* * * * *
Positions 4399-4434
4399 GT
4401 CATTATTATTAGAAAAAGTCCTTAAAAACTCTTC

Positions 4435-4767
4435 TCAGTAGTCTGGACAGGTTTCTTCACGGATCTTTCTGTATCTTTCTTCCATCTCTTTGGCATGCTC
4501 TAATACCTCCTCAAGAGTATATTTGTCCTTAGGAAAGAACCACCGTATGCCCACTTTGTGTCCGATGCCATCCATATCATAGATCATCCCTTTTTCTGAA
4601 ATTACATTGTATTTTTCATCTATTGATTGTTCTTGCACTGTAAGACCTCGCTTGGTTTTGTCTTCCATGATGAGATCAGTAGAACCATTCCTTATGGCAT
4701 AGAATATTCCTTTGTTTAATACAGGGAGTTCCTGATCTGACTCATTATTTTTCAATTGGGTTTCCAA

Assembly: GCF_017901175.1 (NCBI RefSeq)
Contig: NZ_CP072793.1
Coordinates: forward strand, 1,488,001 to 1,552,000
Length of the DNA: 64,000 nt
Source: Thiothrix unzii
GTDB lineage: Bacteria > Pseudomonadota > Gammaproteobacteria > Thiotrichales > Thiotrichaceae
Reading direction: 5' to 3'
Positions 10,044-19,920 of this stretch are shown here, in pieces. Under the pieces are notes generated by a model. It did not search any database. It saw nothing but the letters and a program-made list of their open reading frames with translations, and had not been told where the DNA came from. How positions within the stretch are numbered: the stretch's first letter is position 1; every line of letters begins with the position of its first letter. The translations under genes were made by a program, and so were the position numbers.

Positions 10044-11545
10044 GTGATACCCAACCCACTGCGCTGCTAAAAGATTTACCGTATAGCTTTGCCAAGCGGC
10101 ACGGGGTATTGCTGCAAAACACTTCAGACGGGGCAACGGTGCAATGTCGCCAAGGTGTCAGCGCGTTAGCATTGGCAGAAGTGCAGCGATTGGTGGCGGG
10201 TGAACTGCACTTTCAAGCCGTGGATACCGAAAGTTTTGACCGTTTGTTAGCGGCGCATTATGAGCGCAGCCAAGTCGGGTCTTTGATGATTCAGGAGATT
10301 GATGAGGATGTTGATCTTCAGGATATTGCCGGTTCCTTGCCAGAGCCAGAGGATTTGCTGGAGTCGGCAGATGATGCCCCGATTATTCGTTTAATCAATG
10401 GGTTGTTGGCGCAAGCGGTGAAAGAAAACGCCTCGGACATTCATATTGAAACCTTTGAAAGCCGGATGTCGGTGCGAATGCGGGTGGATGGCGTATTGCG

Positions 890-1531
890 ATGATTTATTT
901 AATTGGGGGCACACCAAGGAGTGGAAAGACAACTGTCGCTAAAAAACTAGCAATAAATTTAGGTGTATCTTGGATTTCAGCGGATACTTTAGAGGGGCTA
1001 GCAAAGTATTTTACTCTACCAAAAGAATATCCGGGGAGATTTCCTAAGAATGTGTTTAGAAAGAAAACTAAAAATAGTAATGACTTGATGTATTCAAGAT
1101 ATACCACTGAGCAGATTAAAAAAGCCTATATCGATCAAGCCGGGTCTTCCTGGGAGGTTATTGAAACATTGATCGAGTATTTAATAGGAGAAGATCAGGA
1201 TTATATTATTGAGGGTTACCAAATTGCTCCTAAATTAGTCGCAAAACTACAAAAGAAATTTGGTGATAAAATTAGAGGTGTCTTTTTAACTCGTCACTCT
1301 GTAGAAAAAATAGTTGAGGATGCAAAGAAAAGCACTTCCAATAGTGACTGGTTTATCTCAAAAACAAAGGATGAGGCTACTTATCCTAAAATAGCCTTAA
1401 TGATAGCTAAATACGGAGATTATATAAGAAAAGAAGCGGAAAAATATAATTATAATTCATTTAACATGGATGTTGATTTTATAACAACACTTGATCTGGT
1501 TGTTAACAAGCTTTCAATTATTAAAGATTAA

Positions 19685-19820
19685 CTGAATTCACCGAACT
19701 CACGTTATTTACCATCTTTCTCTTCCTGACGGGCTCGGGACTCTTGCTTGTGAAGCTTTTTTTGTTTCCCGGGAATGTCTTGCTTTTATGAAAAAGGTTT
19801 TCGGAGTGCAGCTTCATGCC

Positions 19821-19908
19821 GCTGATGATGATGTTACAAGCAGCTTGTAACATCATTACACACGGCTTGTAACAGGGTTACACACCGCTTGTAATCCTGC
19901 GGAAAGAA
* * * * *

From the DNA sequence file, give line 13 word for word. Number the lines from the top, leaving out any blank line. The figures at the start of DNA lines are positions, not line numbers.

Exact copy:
Source: Thiothrix unzii